When I was going through my transition phase I tried to keep my hair braided, or in some type of protective style. My plan was to wear styles like this until my hair was to a length I could work with. Wearing protective styles also help lower the anxiety I was having over transitioning. At the beginning it was extremely hard for me to do my hair since it had two completely different textures. Your hair is prone to breakage during transitioning. The part of your hair where the relaxed meets the chemical free is the weakest. You have to take great care in protecting this area specifically.
Senegalese twists are so beautiful; I love them! Just as their name suggests, they originate in Senegal, Africa. There are a few different variations that I’ve seen. I had mine hot water curled after they were finished.
I kept these in for a good 6 months at least. You’re still able to wash, condition, and style your hair with the twists in. Whenever I felt my scalp needed cleaned I washed the twists. I just concentrating on my scalp with the shampoo to make sure it was cleaned. The remainder of the twists I gently rubbed with shampoo, and made sure to rinse very well. Even though your hair is covered in this style you still need to make sure to keep your hair moisturized. A good leave in conditioner is very important. If your scalp gets dry, or itchy just massage oil such as tea tree into your scalp. Since there are so many twists I wasn’t able to put my hair under a satin bonnet at night. Instead I’d pull the twists back in a loose pony tail then tie a satin scarf around my head.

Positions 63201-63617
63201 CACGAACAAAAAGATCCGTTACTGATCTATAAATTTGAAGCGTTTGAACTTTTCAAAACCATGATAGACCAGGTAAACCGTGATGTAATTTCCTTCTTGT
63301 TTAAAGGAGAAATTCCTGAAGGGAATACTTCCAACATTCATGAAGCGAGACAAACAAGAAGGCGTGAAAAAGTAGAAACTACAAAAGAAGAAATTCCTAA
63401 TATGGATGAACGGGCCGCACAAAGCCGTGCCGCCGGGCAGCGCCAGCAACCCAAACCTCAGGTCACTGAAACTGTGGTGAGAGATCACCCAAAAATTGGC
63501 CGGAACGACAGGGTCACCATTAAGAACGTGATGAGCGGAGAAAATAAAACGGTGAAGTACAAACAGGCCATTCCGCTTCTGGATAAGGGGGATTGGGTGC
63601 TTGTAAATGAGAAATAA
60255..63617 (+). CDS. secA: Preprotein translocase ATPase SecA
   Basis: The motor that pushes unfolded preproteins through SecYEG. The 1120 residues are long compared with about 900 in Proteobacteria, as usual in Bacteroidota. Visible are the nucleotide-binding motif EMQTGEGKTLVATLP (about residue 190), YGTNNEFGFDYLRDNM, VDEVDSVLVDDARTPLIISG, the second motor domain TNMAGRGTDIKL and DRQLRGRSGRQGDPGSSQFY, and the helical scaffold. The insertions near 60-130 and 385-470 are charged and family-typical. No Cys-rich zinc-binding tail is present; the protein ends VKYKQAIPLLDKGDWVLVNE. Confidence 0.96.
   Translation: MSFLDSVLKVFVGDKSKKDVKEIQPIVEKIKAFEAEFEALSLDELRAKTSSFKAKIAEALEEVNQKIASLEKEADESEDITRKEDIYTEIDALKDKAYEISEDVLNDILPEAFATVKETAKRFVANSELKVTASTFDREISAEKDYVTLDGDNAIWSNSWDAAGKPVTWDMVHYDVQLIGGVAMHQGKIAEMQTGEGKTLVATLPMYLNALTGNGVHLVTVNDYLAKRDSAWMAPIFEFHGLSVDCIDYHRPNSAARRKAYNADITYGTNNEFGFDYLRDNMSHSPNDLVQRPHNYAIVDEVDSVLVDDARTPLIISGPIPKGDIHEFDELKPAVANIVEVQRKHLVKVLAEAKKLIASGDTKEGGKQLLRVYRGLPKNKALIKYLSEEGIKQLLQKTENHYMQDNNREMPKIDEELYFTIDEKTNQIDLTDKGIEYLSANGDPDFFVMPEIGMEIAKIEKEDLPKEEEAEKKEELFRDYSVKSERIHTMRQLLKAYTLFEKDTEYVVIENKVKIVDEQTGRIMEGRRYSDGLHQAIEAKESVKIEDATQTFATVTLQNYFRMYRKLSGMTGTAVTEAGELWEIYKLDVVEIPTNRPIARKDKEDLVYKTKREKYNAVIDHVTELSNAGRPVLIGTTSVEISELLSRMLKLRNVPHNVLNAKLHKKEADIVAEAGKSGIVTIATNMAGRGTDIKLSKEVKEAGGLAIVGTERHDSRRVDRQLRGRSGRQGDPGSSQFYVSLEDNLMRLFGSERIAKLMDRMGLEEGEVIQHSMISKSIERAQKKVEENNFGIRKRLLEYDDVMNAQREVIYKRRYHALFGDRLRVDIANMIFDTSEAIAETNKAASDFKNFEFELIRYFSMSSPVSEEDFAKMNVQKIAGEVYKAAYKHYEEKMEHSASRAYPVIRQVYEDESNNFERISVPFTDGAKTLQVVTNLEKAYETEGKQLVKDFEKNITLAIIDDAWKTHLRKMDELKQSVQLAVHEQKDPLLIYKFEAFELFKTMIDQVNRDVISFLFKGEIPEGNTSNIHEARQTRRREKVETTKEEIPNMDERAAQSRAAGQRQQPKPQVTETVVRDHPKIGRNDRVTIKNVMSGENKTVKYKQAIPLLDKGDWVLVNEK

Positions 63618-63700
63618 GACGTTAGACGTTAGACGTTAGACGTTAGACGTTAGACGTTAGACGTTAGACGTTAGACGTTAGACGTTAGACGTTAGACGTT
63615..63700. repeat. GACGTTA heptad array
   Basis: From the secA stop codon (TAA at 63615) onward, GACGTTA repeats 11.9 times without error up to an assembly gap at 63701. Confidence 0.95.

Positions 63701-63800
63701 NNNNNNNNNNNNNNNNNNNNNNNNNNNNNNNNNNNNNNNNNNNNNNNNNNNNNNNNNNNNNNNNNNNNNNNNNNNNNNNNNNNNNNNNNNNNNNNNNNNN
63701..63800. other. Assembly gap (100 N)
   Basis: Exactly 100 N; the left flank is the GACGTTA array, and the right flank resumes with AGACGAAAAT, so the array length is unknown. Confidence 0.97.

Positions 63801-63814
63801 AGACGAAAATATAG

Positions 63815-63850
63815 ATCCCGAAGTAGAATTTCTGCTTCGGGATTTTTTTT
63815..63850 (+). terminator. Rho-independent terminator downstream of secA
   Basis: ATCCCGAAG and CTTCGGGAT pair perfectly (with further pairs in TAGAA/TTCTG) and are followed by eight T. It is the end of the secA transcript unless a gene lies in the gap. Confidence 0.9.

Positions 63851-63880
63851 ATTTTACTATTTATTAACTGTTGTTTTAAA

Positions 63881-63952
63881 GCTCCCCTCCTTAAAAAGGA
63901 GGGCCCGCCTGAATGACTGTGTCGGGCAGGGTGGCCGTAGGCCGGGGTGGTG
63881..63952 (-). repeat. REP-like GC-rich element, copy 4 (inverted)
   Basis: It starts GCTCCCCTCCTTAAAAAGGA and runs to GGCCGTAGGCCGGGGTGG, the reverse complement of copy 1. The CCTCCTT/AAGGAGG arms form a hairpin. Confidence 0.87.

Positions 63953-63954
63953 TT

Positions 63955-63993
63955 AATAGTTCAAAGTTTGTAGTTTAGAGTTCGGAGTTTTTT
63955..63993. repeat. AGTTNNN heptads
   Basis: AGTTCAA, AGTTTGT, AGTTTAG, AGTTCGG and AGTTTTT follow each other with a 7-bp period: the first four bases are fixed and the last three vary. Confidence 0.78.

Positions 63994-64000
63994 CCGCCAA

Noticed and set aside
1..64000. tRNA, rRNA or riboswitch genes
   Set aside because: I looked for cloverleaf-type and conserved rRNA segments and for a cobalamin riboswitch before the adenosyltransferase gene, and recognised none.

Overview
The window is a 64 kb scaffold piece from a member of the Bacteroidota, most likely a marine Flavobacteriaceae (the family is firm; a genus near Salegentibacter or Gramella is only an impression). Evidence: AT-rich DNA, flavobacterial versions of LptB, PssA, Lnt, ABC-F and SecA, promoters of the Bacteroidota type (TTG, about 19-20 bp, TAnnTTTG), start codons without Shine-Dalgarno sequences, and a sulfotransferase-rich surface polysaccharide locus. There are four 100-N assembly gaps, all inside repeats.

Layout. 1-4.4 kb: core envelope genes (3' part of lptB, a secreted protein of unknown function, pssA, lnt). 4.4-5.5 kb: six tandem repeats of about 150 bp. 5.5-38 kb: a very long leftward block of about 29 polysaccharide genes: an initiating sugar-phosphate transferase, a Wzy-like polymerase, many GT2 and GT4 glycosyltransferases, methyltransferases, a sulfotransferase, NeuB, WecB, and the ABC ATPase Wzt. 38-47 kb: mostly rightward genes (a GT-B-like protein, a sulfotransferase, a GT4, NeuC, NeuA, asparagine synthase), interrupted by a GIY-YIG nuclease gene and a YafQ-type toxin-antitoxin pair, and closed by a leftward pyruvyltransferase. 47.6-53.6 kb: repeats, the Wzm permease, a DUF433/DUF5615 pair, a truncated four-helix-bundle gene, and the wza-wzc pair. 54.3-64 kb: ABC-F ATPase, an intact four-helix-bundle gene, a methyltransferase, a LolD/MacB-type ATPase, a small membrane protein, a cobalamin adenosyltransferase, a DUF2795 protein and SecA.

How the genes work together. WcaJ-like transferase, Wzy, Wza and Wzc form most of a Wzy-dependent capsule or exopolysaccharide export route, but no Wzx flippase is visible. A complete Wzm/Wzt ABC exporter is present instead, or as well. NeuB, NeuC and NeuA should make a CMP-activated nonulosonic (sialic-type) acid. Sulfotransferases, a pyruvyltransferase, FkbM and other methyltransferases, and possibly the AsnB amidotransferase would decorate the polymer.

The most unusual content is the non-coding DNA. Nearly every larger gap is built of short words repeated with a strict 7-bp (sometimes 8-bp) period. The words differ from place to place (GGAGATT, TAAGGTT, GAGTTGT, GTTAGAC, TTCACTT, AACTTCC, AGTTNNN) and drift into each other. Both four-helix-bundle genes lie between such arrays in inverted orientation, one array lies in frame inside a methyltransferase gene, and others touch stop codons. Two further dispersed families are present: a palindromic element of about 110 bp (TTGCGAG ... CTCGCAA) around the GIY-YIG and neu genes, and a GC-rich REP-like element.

More Style Ideas:
- Pull the twists back into a low sitting bun; add a flower or hair piece for decoration
- Use bobby pins to make a swooping bang and add a colorful headband
- Wear a colorful scarf as a headband
- Make one big French braid out of the twists
Once I removed the Senegalese twists I made sure to deep condition my hair and to use a protein pack. After your hair has been in a style like this you’ll notice “a lot” of hair coming out with the twists. You shouldn’t be alarmed though. Your head sheds hundreds of hairs a day. Do the math, if your hairs been in twists/braids for a month–that’s at least 3000 hairs. If you’ve been washing and conditioning properly you shouldn’t have anything to worry about.
- It’s a protective style that’s low maintenance
- Not limited to just one style
- Helps ease the stress during transitioning
- Easy styling in the mornings
- Less manipulation on hair
- Don’t have to worry about frizz, humidity, rain
|Scrappy and I!!!
Over all I liked this style, and in general I love it. Would I get it again– I’d have to be ready for it; psych myself up. The only turn off for me is the time it takes to get them in and out. This is the sole reason I refuse to do mini twists on my own hair. Even if I watch movies as I do it I’m just not motivated. I honestly don’t want to sit for 6 hours while someone else does it let alone me doing them!
I’d recommend Senegalese twists, or any similar protective style to anyone who’s teetering on going chemical free. Like I said before, styles like these really made a difference for me. There were plenty of days I was ready to give up and grab that box of relaxer, and be done. I actually gave in twice before sticking to my decision. If I got Senegalese twists done again, I’d probably get them a bigger size than in the pictures.